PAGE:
Field of Science

Garden catalogs

As soon as the Christmas season is over and you've seen the last of gift catalogs for a short while, well, until they figure out what merchandise they have left to flog off on post-holiday sales, the first of the garden catalogs arrives!  Seeds, bulbs, and plants, and the Phactors peruse each one looking for things that might fill in this spot or grow in that spot.  This is a gardeners favorite winter-time activity, day-dreaming about new plants for our gardens.  A lot of corners get folded down, but ultimately, reason prevails, and you end up ordering some of those things.  As somewhat jaded gardeners, novel plants grab our attention, mostly because a lot of others have been tried and failed to deliver.  And of course these catalogs are largely pictorial promissory notes.  Look at what this is going to look like in your garden!  And so you dream of how good this will look.  In general bulbs have been the most reliable of catalog items to look the way the pictures say they will look.  Shrubs are another matter.  Now our azure beauty berry has been a great success growing in a very tough spot.  But some plants are famous, part of our pantheon of tremendous disappointments, some of which have been tried several times as our memories are dimmed by fabulous pictures indicating that somewhere at least once one of these plants looked this good.  One of our great disappointments has been weigelias; they just never look very good, wimpy bushes, wane flowers always duller and fewer than anticipated, and after a couple few years it gets the ho-hum yawn and yank.  But that's how it works, you fall for the promises every time.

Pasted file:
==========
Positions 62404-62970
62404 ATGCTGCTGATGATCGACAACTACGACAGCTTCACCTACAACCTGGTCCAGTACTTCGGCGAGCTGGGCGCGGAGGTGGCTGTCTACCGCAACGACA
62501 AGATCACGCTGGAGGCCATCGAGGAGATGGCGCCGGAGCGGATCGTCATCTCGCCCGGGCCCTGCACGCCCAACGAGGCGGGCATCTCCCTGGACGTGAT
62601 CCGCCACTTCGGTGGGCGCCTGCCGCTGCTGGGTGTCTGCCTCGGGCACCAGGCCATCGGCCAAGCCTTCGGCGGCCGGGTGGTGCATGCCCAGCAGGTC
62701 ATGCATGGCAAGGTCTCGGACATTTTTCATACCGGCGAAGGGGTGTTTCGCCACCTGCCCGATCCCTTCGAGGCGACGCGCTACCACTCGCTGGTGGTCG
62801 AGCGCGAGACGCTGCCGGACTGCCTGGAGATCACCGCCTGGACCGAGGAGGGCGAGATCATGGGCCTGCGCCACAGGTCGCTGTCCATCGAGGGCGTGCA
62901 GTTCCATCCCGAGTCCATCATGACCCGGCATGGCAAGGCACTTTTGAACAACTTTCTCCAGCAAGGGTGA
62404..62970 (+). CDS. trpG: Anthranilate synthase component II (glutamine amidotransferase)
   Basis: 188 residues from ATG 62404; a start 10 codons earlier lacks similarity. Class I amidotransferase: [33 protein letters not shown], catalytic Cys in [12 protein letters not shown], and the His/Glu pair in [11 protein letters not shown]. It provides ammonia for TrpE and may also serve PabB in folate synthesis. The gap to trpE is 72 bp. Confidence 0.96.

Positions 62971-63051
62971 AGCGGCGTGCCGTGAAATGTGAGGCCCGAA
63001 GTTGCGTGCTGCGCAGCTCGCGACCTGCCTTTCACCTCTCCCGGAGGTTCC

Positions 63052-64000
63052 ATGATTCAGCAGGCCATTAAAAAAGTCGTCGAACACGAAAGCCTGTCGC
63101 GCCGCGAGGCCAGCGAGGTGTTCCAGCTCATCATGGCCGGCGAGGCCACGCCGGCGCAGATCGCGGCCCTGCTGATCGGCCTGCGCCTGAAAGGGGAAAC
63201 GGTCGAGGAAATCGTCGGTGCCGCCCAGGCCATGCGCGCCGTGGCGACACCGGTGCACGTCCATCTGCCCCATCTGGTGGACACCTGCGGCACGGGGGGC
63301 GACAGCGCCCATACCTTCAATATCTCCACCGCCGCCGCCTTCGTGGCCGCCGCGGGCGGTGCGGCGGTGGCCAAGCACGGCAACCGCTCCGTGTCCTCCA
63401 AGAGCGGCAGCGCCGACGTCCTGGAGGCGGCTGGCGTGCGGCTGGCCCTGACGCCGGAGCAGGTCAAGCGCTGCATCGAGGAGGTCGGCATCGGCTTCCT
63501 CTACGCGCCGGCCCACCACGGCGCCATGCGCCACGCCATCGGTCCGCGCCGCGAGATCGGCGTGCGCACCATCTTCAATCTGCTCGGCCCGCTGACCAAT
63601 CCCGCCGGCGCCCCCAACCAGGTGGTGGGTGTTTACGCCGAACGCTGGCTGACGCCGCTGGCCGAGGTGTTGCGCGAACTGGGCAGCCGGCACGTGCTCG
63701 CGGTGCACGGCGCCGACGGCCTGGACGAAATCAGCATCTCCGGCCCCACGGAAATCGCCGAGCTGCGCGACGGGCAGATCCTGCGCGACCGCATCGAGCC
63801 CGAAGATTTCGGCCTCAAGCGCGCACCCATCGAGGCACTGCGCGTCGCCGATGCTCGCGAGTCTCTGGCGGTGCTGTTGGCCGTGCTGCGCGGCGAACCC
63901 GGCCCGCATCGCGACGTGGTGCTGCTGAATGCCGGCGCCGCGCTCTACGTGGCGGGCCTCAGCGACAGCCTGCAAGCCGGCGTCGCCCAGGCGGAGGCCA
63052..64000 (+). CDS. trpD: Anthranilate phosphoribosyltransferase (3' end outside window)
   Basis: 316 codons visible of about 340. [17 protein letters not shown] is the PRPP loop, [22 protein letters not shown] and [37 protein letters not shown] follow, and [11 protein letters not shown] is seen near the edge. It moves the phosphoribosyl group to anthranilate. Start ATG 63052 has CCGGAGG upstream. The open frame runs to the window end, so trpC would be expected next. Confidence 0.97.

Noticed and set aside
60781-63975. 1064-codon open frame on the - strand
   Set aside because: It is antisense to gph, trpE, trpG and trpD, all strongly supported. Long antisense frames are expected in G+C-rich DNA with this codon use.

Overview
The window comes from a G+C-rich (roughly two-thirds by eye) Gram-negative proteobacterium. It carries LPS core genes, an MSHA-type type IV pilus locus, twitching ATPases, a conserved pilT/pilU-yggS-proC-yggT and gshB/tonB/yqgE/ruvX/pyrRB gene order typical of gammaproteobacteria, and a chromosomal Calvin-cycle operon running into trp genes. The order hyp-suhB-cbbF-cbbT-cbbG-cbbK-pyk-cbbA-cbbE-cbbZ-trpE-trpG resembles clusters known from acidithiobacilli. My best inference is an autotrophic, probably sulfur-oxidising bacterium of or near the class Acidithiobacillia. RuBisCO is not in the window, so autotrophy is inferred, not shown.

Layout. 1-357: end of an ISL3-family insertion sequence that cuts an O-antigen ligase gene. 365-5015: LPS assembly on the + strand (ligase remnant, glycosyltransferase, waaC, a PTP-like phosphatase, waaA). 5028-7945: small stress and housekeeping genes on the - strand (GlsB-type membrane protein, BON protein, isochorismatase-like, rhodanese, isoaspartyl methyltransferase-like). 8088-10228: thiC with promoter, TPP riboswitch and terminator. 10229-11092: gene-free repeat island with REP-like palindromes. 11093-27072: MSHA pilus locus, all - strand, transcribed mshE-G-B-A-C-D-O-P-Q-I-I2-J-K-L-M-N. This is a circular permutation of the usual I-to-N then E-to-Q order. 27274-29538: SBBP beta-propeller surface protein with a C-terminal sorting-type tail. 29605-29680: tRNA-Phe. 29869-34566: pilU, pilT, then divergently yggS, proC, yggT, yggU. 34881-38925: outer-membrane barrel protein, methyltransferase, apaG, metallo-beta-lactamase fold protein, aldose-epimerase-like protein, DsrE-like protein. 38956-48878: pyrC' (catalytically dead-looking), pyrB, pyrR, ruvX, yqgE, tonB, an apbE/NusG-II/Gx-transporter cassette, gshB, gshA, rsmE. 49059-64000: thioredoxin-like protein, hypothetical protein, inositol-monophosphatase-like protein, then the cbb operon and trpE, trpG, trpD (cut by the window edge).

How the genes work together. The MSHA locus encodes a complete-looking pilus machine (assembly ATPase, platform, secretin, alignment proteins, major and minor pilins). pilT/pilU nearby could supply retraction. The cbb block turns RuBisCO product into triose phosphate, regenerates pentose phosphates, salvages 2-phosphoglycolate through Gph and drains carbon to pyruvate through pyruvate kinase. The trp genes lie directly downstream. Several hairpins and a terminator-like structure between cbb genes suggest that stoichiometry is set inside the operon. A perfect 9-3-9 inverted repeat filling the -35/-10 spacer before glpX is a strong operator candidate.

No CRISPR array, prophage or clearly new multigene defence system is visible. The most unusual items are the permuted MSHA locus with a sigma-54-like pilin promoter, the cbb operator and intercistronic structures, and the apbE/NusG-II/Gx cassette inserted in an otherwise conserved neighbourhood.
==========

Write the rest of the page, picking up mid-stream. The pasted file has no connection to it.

Anonymous said...

Oh, does this hit home. Every word true (although I try to stick with the resolution that if I kill it three times, it's out). And amazingly some most unlikely plants survive and flourish - even here, in subarctic northern coastal Maine. Nice to know that our vices are shared.

Jenn said...

Hard not to fall for promise.
And it is heartbreaking sometimes.

The Phytophactor said...

Heartbreaking is right. Third try with an ornamental hemlock (Tsuga is underway (like anonymous - we have a 3-strike rule). Love them, but hate to keep killing them. They are hardy here, when established, but our area is a bit too hot and dry in the summer to make that easy.